First, I have researched this question a lot. I learned how to read from my text file in the assets folder. The problem is that I don't want to end up with a string because the file is actually an arraylist written using json and inside that arraylist are objects. I need to access one object only. Here's what I mean:

I have a Book class, which has an int called chapter, an int called title, and an int called pageNum. I created several Book objects and added them to an ArrayList. Then I used the following code to write my ArrayList to a text file (in a regular java project):

ArrayList<Book> aList = new ArrayList<Book>();
//etc...add more Book objects here...

File aFile = new File("books.txt");
FileOutputStream aFileStream = new FileOutputStream(aFile);
JSONOutputStream jsonOut = new JSONOutputStream(aFileStream);

That code creates a text file which I then put into the /assets folder in my Android project because I want it included with the app. In a non-Android java project I could simply use the following code to repopulate an ArrayList so that I could parse Book obects from specific indexes:

File bFile = new File("books.txt");
FileInputStream bFileStream = new FileInputStream(bFile);
JSONInputStream jsonIn = new JSONInputStream(bFileStream);
Arraylist<Book> bList = (ArrayList<Book>) jsonIn.readObject();
Book aBook = bList.get(253); //some arbitrary index

The json code I'm using comes from quickconnectfamily.org. You have to add a file called qc_json.jar to the build path of your project. http://www.quickconnectfamily.org/qcjson/more.html

The problem in Android is when I read the file using InputStream, I can only get the entire file into a string, the code above doesn't work in Android. I can't wrap JSONInputStreams around an InputStream, only around a FileInputStream. But it seems I am unable to use FileInputStream.

So what I need is a way to create an ArrayList rather than a string in my Android app. Without giving away too much about my app, the app basically generates a random number and creates a Book object from that index in the ArrayList. Then the user is quizzed with info from that specific book. Sounds silly, but the real app is much cooler.

I'm open to solutions, alternative methods of storing objects in a text file, etc. Please don't simply post criticism about my grammar, syntax, or application idea. I'm pretty new to app development and I couldn't care less about personal opinions. If anyone wants to see more code I can upload it, but it doesn't seem necessary at this point. Thanks.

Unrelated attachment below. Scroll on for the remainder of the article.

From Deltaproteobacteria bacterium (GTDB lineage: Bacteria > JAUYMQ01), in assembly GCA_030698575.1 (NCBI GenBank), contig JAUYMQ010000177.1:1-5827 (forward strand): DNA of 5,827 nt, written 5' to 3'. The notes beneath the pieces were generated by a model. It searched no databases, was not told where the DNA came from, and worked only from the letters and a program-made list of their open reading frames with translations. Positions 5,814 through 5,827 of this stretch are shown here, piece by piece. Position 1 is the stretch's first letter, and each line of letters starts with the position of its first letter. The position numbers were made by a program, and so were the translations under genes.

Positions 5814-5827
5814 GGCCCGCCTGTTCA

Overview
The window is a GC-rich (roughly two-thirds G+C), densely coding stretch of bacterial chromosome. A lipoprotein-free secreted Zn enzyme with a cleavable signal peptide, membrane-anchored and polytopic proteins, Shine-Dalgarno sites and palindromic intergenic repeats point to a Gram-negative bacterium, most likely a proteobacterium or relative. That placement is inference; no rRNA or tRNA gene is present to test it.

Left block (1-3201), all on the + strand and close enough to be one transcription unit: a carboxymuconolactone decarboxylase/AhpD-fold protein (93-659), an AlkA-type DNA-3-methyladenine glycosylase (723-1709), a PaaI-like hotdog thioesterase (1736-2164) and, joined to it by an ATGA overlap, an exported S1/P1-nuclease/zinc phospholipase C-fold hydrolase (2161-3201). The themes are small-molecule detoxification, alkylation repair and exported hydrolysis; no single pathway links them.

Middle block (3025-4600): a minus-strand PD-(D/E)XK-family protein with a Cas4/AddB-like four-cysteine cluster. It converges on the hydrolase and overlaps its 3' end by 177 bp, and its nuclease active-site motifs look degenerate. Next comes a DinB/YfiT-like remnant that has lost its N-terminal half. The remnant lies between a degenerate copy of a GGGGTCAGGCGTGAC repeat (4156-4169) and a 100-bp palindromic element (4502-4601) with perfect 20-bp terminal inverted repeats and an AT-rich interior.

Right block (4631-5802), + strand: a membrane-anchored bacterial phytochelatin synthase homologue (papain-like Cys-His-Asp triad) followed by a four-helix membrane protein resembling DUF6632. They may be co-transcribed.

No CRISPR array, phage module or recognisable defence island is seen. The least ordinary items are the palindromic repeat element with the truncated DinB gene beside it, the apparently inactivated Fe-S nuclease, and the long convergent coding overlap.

• Hmmmm seems like the docs state that a plain InputStream is valid... Of course, you could use another library (e.g. Jackson), or use the SQLite DB. – dmon May 13 '12 at 3:14
  • You can read the file in as a string and use gson to deserialize it to an object. sites.google.com/site/gson/… – Steffen Stenersen May 13 '12 at 3:20
  • I tried Jackson, but I kept getting a classCastException. Thanks for the help though, I actually figured out the solution and I will post it as an answer. – sharkonaut May 14 '12 at 4:20

I figured out the solution. I connected my Evo 4G and tested the app and it worked. Here's what I did:

I used the following method to read from the file, which is what I was doing before:

InputStream is = appContext.getAssets().open("books.txt");
int size = is.available();
buffer = new byte[size];
String bufferString = new String(buffer);

When you do this, you end up with a String of the entire file. This is what I was able to do before, but what I wanted was a way to convert the String to an ArrayList of Book objects. Here's how I accomplished this:

//convert string to JSONArray
jsonArray = new JSONArray(bufferString);
//parse an Object from a random index in the JSONArray
JSONObject anObject = jsonArray.getJSONObject(randomNum); 

Book aBook = new Book();
aBook.setTitle((String) anObject.get("title"));
//you can continue to set the different attributes of the Book object using key/value pairs from the Book class (e.g. setPageNum, setChapter, etc).

I don't know, maybe that was obvious to some people, but I really couldn't find any examples that did this. In a different question someone mentioned using the json library native to Android org.json and so I tried that and it worked.

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